Medication adherence – it’s not a diagnosis but it is an issue affecting many of our senior clients. It’s one of the main reasons so many are heading back to the hospital after being discharged home. According to a New York Times article, medication adherence is an ‘out of control epidemic in the U.S. that costs more and affects more people in the U.S. than any disease Americans are concerned about – and it is 100 percent preventable.’
Causing an estimated 125,000 deaths a year, not adhering to medications costs the healthcare system between $100 billion and $289 billion a year. The good news – there’s something we can do about it.
Financial constraints continue to be the number one driver behind seniors not adhering to their medications. It’s understandable when many are on fixed incomes and the cost of prescription drugs are doubling to more than $11,000 for a year’s supply. But another study argues that ‘even if drugs were free, nonadherence would persist.’ Why? The study points out that even among patients who have health plans with no cost-sharing for medications, rates of nonadherence were nearly 40%.
The important of medication adherence isn’t new to many of us. We see it every day with the clients we serve but perhaps understanding the underlying issues our senior clients face when it comes to medication adherence might just help begin to lower the statistics and improve outcomes long-term. Consider these top four non-adherence drivers (after finances) and what you can do about it:
- Lack of coordination – Your client and their family caregiver understood the discharge instructions clearly. Once they transition home, that’s where the gaps occur, in those first few days when they are left on their own to review the paperwork, coordinate the next steps, manage medications, etc. – it can be an overwhelming task for many.When Tim discharged home after having a stroke, it was in the first few hours that his Life Care Manager realized there was something wrong with the medications he want sent home with, some were missing. Tim’s wife would never have known to catch something like this and it would have resulted in an emergency trip back to the hospital. Coordinating medication adherence details with the senior after discharge is critical to ensuring follow-through.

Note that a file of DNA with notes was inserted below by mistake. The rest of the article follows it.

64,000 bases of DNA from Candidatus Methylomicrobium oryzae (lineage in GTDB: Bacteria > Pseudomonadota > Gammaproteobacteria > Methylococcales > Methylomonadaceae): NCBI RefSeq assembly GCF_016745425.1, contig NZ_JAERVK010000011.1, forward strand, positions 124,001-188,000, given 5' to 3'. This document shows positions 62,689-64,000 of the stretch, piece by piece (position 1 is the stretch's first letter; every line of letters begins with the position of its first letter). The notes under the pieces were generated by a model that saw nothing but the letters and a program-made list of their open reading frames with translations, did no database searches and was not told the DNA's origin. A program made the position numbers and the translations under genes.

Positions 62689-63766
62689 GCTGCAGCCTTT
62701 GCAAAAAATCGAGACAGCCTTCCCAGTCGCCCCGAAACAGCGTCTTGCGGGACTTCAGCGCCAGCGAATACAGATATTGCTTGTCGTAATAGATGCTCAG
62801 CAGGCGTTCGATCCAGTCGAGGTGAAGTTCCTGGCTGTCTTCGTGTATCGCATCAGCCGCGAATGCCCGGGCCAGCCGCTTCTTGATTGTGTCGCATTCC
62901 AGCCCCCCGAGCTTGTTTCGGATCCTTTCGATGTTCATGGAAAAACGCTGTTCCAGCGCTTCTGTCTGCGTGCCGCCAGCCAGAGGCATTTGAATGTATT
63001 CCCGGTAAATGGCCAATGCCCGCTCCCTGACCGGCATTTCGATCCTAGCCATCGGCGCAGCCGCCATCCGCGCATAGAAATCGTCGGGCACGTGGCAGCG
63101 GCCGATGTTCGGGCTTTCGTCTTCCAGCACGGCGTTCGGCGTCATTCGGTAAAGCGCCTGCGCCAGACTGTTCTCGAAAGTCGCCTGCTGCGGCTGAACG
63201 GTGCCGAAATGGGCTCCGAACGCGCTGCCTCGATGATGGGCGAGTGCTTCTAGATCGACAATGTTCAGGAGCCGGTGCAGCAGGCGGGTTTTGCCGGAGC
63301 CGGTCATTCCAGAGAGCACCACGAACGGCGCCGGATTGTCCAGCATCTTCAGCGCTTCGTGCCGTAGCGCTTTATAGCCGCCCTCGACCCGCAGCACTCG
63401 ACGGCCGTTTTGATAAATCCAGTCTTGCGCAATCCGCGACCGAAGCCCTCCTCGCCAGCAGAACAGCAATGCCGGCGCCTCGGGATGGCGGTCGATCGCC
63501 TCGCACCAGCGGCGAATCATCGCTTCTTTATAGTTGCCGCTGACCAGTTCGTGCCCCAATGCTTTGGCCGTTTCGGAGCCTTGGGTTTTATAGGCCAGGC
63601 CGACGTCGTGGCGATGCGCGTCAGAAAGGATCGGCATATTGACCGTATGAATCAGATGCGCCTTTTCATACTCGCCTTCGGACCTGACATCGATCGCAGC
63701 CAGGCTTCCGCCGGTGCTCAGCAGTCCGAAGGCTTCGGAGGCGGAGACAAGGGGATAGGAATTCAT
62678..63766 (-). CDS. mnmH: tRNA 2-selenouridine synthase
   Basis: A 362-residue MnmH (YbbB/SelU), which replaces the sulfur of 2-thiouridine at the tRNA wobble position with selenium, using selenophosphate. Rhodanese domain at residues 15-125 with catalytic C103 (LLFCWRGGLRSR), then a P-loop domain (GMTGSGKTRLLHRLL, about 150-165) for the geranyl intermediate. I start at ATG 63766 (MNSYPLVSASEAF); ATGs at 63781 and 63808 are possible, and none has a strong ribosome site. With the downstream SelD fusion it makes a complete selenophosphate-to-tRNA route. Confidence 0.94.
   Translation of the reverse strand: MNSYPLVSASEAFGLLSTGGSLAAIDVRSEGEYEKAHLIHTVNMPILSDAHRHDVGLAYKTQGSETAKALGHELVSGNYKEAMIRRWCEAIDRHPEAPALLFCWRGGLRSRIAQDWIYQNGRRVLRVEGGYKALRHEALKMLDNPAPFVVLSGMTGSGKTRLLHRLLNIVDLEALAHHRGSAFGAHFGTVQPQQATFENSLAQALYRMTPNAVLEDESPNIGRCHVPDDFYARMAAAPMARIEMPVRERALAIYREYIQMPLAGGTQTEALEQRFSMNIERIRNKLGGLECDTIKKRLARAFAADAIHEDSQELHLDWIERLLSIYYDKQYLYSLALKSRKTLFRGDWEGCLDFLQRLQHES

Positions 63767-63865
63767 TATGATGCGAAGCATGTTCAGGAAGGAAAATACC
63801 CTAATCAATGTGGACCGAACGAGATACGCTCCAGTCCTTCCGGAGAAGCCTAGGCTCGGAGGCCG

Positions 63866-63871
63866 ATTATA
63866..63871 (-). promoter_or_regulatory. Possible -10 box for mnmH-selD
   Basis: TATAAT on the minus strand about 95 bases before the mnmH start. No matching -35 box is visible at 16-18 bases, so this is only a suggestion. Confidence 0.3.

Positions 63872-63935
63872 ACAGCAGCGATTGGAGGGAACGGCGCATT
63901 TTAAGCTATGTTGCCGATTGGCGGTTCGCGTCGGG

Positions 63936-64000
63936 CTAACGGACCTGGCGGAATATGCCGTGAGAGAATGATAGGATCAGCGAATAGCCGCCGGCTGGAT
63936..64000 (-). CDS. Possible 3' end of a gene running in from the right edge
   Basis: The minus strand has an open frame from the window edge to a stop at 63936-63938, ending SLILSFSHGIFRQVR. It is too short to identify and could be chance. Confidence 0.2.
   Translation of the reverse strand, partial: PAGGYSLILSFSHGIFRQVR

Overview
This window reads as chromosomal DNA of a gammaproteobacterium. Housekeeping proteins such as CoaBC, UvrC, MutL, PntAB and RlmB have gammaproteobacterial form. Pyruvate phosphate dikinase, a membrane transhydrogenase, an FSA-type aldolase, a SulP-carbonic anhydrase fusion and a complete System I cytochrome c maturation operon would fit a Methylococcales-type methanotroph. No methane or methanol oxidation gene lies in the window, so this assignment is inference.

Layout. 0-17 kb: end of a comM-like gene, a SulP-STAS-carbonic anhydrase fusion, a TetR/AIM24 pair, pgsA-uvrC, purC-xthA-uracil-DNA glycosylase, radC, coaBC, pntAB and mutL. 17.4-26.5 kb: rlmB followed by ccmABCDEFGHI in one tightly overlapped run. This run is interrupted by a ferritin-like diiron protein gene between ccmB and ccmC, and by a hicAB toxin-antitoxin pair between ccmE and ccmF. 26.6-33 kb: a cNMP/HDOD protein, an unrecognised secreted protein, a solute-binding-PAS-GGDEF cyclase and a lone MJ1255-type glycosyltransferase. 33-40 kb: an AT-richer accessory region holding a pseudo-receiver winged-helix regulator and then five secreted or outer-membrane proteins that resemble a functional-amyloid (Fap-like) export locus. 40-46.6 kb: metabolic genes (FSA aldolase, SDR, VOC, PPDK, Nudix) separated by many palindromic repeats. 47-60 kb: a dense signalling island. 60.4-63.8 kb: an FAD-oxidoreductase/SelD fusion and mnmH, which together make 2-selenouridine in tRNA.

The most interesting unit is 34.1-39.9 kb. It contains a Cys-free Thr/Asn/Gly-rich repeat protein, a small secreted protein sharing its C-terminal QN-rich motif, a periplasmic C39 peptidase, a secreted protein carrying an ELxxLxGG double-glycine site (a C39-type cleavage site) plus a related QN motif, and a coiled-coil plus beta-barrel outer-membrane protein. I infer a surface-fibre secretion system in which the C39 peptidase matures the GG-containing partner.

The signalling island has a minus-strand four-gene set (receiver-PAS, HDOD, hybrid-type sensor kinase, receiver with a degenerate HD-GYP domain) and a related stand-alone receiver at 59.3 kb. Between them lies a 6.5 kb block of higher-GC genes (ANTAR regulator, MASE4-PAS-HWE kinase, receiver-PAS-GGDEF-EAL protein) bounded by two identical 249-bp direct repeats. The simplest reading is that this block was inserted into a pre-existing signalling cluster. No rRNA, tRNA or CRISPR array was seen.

- Transportation Issues – Often it’s not that seniors won’t take their medications properly but that they can’t get to the pharmacy on their own. Either they aren’t driving or they were told not to with the prescribed medication they are on due to side effects. With no one to support them, how will they accomplish this? Asking them prior to discharge how they will get their medications will help you work with senior care options that offer transportation if it’s an issue.
- Side Effects – Who will monitor seniors once home for any potential side effects or risks? Consider sending them home with a trusted advisor who will ask important health questions that could signal a red flag that something is wrong, take vital signs, manage their medications, give them the opportunity to ask questions, and review medication lists once more.
- Improperly Taking Medications – There’s a greater need for healthcare professionals to have the tools they need at discharge to properly assess a client’s ability to adhere to medications. For example, will they be able to cook meals and eat a well-balanced diet that enhances medication absorption or are they physically able to open the pill bottles and access their medicines? Are they cognitively sound to remember when and how many pills to take when the time comes? Asking these types of questions at discharge and even asking the client to demonstrate their capability might prevent an issue down the road.
Helping seniors have positive health outcomes long-term takes a whole person approach to understand all factors that could impact their ability to adhere to medications and overall health goals once home. This is just a starting point of what we can do every day to ensure seniors don’t return to the hospital or worse, become another statistic.
We want to know, how are you helping seniors adhere to their medications? Share your tips…